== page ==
After a week of visiting the ruins of ancient cities, I was keenly interested in visiting a more recent outpost of those earlier civilizations — one that bears the distinction of being the oldest inhabited community within the borders of the United States. Acoma was settled in 1150, making it older than the Taos pueblo in the northern part of New Mexico.
Acoma does not share the distinction of being on UNESCO’s World Heritage List, as Taos has been since 1992. Taos is on the list because it is “an outstanding example of a type of building, architectural or technological ensemble or landscape which illustrates (a) significant stage(s) in human history.” As I discovered, Acoma lacks the uniform traditional adobe appearance that one sees at Taos. Upon closer examination, one can see liberal use of non-traditional materials, such as stucco instead of adobe and off-the-shelf doors and windows from places such as Home Depot. Perhaps that may explain why Acoma fails to merit the “outstanding universal value” distinction.
A few years back, I made some inquiries to both pueblos about their visitor levels. Although Acoma is only about 13 miles from Interstate 40 and less than an hour outside of Albuquerque, it receives half as many visitors as Taos, which is far more remote. Quite possibly that may be due to World Heritage inscription, although a more likely explanation would be that Taos Pueblo is close to other attractions for affluent visitors, such as ski resorts and artist communities.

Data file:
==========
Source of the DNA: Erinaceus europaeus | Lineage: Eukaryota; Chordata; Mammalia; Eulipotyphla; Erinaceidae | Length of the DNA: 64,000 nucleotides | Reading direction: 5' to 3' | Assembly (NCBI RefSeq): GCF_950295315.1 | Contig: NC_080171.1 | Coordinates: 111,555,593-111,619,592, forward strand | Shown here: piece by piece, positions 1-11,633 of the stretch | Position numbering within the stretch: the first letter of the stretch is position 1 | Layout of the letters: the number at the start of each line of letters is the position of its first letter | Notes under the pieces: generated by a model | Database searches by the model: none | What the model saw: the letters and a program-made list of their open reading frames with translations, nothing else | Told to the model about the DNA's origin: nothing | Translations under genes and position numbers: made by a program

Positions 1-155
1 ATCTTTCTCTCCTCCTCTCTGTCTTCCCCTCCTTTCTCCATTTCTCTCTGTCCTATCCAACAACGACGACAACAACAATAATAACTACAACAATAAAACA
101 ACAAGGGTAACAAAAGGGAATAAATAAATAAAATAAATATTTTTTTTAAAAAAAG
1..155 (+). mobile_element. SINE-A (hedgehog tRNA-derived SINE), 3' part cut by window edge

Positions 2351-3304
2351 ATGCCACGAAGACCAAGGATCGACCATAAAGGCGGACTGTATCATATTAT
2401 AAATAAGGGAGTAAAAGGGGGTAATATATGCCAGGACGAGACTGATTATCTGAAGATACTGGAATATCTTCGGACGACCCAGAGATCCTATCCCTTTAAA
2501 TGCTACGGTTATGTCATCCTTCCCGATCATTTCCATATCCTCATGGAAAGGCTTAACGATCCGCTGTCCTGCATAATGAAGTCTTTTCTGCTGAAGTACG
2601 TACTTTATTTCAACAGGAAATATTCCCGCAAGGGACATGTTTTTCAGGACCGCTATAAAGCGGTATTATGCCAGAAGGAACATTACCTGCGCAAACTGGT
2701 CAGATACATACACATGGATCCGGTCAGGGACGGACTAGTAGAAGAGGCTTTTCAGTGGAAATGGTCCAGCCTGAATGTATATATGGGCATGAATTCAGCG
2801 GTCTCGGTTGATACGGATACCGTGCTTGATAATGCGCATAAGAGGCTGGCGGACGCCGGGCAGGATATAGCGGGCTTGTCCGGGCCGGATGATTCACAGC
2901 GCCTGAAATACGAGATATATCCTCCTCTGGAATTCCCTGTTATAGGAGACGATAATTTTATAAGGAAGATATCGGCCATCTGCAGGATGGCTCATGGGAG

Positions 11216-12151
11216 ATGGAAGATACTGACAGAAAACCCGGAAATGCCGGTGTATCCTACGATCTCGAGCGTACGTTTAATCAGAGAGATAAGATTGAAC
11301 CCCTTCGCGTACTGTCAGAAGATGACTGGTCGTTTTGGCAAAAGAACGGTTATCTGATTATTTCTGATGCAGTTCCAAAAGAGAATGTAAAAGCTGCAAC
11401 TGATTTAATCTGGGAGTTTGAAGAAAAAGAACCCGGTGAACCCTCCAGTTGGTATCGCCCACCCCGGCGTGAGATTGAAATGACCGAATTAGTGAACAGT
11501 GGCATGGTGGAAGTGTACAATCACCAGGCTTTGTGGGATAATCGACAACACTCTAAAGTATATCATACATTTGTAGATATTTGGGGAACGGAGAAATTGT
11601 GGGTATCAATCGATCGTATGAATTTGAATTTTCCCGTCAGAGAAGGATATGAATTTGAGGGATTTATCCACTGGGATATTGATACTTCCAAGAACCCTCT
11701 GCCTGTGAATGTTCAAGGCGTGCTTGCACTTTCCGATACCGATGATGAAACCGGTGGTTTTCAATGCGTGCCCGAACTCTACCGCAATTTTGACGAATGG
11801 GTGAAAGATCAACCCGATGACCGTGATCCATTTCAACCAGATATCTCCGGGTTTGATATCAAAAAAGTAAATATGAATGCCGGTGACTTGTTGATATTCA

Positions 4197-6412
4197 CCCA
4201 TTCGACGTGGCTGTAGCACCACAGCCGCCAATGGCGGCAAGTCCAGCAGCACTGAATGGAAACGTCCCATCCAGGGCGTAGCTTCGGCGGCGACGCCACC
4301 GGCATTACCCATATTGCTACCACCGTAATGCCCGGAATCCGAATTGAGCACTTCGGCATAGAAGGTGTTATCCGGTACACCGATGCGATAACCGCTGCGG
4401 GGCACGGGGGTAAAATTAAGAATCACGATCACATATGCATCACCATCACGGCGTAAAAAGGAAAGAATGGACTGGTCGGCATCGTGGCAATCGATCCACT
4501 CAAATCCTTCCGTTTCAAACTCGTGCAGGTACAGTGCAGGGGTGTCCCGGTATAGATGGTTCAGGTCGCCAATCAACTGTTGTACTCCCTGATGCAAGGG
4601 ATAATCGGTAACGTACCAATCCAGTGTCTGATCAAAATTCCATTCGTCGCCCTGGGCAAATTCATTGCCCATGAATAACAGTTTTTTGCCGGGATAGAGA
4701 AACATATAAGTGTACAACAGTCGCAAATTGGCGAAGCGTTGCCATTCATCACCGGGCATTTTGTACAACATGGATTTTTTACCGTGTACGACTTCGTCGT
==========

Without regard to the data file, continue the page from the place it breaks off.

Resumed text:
The visit to the pueblo begins in its attractive new visitors center. After paying the $20 admission price, which includes a camera permit, visitors board a bus for a five-minute trip to the top of the mesa. Acoma has strict rules for photography, which are detailed on its website and reiterated by the tour guide.
Permits for cameras must be purchased at the Sky City Cultural Center prior to photographing on the Acoma lands. No photography is allowed inside the Church and within the cemetery courtyard. Permission must be obtained prior to photographing tribal members or their artwork. Use of tripods, video cameras, digital video cameras, cellular phone cameras, binoculars and audio recording devices is prohibited. Commercial use of a photograph depicting Acoma imagery for personal gain (profit) is prohibited. VIOLATORS OF THESE GUIDELINES WILL HAVE THEIR FILM AND/OR CAMERA CONFISCATED.
I arrived shortly after 9:00 a.m. for the first tour, at 9:30. By 9:25 there was only one other group present, and elderly couple. The visitor center staff told me a tour bus was expected and that bus, laden with perhaps 30 visitors from Newport News, rolled in a moment later.
The assembled group required two tribal buses for the climb to the mesa top and it was hardly intimate. Still the tour guide, a hipster Acoman wearing earrings and shades, did a magnificent job of herding the mob about while explaining the pueblo’s history and answering questions.
Stationed along the route were members of the Pueblo selling pottery. None of the work I saw compared to the pottery from Mata Ortiz and the prices were perhaps ten times higher. The others in the mob, however, appeared to be spending freely on Acoma pottery.